Large-scale COVID-19 vaccination, economic recovery, and business growth may not be enough to appease investors, Bank of America said.
The Bank's Research Investment Committee expects economic growth to resume in 2021, as vaccinations allow for more thorough and faster revaccinations. However, the team is less inclined to be less optimistic about market returns, predicting "modest" growth in the new year driven by risky assets and broad indices.
The US could lag behind the rest of the world and only fully return to long-term growth in 2022, the bank said, adding that such a disappointing outlook makes the team “suspicious of an increasingly turbulent market.”
First, hopes for a vaccine recently pushed the bank to the highest level of optimism on Wall Street since the financial crisis. The indicator is now at 57.8%, just 2.7 pips from sending a sell signal to investors. The record high inflow of $ 14 billion in ETFs from growth funds in recent weeks further exposes the overwhelming bullish sentiment among investors.
Bank of America expects global GDP to grow 5.4% next year, while the US economy grows 4.5%. The S&P 500 will rise about 5% to 3,800, and the 10-year Treasury yield will rise to 1.5%, the firm said in a forecast.
While bad news is good news, the bank's strategists say. The skyrocketing COVID-19 rate and weakening economic data are putting more pressure on Congress to adopt a large stimulus package. That narrative will change next year, when vaccine distribution, stimulus rollouts, and market rallies could force lawmakers to tighten fiscal conditions and focus on debt repayment.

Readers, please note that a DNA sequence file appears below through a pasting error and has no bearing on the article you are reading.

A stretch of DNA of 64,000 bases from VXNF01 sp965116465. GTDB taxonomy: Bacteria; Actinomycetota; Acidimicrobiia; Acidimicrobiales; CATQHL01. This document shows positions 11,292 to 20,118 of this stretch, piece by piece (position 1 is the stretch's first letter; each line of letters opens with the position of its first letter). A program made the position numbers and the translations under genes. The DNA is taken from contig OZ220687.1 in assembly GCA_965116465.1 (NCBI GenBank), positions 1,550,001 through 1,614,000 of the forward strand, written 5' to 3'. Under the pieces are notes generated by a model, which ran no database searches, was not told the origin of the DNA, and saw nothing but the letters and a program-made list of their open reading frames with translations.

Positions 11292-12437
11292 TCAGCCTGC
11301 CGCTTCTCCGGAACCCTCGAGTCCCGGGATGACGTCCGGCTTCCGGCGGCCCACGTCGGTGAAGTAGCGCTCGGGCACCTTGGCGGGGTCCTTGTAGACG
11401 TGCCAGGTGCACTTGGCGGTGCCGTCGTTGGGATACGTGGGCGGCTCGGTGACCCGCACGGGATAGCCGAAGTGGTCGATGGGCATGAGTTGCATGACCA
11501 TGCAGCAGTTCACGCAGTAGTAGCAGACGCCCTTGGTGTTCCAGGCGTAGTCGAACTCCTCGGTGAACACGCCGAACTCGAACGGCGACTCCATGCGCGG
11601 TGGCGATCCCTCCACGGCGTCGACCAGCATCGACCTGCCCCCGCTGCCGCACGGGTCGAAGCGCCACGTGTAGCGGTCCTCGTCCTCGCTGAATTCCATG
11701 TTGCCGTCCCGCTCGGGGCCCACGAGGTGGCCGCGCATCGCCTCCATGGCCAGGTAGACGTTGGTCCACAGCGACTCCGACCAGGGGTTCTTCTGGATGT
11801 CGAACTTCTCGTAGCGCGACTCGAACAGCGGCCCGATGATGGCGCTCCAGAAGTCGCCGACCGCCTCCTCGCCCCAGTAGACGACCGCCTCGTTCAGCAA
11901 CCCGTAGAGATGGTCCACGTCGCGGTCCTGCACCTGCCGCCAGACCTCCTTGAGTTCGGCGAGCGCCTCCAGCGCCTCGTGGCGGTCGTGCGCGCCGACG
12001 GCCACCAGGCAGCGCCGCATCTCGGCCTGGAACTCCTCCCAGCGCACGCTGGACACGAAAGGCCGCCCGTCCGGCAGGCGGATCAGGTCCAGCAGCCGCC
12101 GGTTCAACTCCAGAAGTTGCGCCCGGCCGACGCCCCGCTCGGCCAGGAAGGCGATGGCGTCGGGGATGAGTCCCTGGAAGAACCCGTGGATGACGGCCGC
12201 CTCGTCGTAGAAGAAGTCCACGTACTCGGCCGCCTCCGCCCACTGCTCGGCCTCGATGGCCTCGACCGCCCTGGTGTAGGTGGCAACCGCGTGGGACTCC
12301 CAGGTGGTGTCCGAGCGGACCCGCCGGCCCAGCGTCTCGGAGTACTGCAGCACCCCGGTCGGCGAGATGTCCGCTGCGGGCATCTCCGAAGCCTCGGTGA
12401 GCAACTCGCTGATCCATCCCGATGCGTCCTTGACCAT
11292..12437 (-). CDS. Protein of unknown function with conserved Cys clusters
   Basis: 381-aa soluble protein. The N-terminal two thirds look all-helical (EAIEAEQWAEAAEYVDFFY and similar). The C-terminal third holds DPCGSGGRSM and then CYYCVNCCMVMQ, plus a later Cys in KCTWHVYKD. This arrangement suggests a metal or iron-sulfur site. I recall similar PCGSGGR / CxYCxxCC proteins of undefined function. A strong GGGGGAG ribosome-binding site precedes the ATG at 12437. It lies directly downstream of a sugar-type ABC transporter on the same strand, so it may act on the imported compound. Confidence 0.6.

History does not set precedents for such a rapid economic recovery, but the trends observed in 2011 may provide some indication of how the markets will develop in 2021. Coming out of the financial crisis, stocks rose 8% in the first half of 2011 before the reality of a slowdown in secular trends and austerity in government turned into optimism.
"This dynamic of 'broken hopes' may reappear next year," the bank said.
A handful of potential opportunities could lead to further market volatility, according to the team. Rising defaults in China could reverse the country's rapid recovery and plunge its economy into yet another recession. Bailouts of heavily indebted US companies could limit productivity, and long-term work-from-home orders could limit inflation.
Nuclear decision-making and policy-driven industrial growth can also change the bank's outlook.